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F. Privacy and Security
Issues

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Recent press coverage has
highlighted fears among some consumers about beacons “tracking your
every move.” In reality, typical beacons do not collect data since
they are one-way devices—they only broadcast.

They do however, provide the
ability for a smartphone to know when it’s near a known beacon, and
in some cases (if the beacon is stationary), the smartphone might
have access to information about the location of that beacon. The
smartphone translates this information to provide location and
usage-based services, either through an app or in the case of the
Physical Web, with contextually-relevant search results.

It’s important to note that
the same smartphone can provide the same services based on GPS,
Wi-Fi, or cell towers, so beacons are not exposing new concerns, just
making them more widespread through their success. In all cases,
smartphone users can simply enable or disable proximity services in
their settings.

Similarly, concerns have been
raised about beacons creating added security risks for IT systems.
But this again implies capabilities that most beacons do not have.
The typical beacon is a standalone device with no connection to any
other network, wired or wireless.

However, some beacons are
designed with infrastructure network access which allows for central
management of a beacon fleet. In these cases, the beacon manufacturer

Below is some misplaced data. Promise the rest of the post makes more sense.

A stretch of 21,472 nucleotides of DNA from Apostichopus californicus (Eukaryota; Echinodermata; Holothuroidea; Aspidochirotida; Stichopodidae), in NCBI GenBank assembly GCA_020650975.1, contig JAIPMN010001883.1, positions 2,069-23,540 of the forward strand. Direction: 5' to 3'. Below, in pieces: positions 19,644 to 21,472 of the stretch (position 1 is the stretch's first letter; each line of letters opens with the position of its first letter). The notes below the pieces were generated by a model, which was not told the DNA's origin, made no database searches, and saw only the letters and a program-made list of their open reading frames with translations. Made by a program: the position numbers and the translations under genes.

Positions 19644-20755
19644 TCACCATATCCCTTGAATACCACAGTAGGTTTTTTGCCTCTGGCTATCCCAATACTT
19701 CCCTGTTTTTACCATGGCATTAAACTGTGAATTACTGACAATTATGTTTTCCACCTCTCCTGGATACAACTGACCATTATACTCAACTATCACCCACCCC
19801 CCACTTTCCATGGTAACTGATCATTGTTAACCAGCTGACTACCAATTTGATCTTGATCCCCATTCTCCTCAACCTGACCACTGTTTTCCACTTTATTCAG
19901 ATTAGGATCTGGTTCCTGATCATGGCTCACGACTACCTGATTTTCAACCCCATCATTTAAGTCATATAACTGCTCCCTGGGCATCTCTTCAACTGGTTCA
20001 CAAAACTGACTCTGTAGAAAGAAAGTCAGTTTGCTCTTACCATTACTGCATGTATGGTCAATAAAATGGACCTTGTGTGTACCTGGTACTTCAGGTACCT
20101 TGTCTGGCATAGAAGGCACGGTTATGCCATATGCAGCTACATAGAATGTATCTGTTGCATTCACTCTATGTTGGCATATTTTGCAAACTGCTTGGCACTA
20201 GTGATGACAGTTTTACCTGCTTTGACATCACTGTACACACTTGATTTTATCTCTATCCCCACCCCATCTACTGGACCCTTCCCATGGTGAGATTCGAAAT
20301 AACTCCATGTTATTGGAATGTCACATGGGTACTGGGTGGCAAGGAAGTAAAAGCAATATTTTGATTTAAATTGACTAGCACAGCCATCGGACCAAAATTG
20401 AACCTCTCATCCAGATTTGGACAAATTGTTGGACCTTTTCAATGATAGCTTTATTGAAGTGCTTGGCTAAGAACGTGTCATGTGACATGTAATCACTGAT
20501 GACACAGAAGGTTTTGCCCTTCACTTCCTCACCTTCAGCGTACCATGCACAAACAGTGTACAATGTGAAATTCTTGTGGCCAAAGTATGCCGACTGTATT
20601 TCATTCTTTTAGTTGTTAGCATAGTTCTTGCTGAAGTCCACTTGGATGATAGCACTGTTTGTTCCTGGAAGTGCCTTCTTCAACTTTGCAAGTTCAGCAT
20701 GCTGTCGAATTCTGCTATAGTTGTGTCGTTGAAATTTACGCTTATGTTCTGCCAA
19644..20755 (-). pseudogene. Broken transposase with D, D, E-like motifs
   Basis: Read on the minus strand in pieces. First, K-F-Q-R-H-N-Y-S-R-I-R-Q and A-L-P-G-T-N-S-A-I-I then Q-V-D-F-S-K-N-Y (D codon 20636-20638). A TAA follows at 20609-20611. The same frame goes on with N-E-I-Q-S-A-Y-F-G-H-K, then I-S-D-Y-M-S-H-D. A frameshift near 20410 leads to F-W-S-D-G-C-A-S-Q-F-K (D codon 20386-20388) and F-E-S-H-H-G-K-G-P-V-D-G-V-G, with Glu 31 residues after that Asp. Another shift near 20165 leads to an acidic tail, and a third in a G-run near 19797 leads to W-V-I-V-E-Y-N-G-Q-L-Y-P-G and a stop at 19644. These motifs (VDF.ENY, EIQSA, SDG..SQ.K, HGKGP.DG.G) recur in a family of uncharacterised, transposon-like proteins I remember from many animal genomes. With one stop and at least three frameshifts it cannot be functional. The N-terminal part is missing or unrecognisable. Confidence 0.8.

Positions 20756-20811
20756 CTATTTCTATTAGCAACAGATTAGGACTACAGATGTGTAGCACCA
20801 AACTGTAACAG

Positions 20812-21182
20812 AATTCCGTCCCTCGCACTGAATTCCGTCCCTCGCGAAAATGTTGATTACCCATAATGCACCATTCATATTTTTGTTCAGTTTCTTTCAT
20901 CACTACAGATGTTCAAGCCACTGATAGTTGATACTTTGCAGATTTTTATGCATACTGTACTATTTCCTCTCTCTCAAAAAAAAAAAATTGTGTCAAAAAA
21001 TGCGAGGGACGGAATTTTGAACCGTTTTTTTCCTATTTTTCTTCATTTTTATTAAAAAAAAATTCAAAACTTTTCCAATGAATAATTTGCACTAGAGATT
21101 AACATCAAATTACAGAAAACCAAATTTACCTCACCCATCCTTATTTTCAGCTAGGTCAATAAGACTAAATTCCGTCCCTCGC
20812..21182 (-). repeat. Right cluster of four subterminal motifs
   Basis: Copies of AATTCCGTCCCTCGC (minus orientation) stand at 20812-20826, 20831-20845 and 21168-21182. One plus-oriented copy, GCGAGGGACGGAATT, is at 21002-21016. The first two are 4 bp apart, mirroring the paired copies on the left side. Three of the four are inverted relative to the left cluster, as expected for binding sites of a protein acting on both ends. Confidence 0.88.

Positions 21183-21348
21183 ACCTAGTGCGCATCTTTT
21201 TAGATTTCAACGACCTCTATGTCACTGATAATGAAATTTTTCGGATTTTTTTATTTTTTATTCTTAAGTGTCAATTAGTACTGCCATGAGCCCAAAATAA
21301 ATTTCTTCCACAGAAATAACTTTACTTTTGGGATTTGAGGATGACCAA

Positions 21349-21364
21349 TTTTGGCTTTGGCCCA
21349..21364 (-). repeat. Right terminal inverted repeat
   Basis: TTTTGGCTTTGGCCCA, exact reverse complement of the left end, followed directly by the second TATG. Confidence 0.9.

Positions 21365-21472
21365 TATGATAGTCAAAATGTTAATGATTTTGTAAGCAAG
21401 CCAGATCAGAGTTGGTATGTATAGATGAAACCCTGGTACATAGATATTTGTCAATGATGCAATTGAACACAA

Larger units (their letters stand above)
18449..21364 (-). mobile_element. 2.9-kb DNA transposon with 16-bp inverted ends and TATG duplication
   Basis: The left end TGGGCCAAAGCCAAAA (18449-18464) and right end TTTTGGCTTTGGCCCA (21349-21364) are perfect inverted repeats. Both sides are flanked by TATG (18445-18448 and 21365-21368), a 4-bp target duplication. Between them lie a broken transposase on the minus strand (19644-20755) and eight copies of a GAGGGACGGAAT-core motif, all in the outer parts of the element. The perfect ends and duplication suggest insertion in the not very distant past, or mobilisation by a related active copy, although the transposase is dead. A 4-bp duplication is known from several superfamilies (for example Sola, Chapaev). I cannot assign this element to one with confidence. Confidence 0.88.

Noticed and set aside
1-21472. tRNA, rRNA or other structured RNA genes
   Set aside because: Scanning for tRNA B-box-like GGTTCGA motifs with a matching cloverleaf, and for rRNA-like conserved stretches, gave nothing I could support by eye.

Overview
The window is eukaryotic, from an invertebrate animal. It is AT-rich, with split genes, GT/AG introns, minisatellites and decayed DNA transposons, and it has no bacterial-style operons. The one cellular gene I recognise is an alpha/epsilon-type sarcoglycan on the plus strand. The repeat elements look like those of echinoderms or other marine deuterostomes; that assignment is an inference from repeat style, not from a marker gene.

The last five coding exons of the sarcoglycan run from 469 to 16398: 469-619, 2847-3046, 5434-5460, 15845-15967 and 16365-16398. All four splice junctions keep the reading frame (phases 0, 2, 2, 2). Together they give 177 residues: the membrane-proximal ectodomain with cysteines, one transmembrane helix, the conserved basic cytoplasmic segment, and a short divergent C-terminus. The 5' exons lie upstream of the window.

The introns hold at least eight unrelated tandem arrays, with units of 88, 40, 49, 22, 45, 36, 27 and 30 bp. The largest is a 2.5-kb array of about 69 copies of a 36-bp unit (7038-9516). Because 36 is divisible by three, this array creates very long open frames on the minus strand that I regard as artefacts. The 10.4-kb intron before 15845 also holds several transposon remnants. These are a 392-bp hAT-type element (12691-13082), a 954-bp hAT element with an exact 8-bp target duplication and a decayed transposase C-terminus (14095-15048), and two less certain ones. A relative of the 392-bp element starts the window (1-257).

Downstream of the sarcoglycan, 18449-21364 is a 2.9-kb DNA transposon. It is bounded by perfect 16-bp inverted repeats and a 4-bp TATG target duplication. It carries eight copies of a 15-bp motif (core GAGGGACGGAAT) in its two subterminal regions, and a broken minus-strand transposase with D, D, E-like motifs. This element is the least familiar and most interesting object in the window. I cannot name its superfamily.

provides the same level of tamper security as they would for any
other device attached to their IT network. On the beaconing side, the
beacon’s data is, by design, broadcast for all to hear so does not
necessarily need to be encrypted or protected in any way.

In beaconing applications
where proximity to the beacon may have tangible value, such as reward
points for example, the beacon OEM will implement additional
safeguards against beacon spoofing. Without them, spoofed beacons
might fool the system into crediting events too often or to the wrong
person. The safeguards could include simple timestamps for each
proximity event with a test for an improbable or unanticipated
frequency, the use of ephemeral IDs, or the use of randomized
security keys, generated with each proximity event and validated by
the back-end system.

G. Security for Device
Management Functions

In general, Bluetooth
security isn’t a concern with beacons since by definition they are
broadcast devices with the intent that any listener can receive the
data.

But if the device includes
other internal services like device management functions, then those
services might be protected and require authentication before
allowing access. In those cases, the beacon will use the security
features built into the Bluetooth protocol (i.e., pairing,
authentication, encryption, etc.) and other security measures
implemented by the beacon OEM such as strong password protection.

The most common device
management functions are used to configure the beacon during the
provisioning, and access to those services may be limited to a short
window of time after the device is reset. After the access window
expires the device becomes a normal broadcast beacon and no longer
advertises its internal services.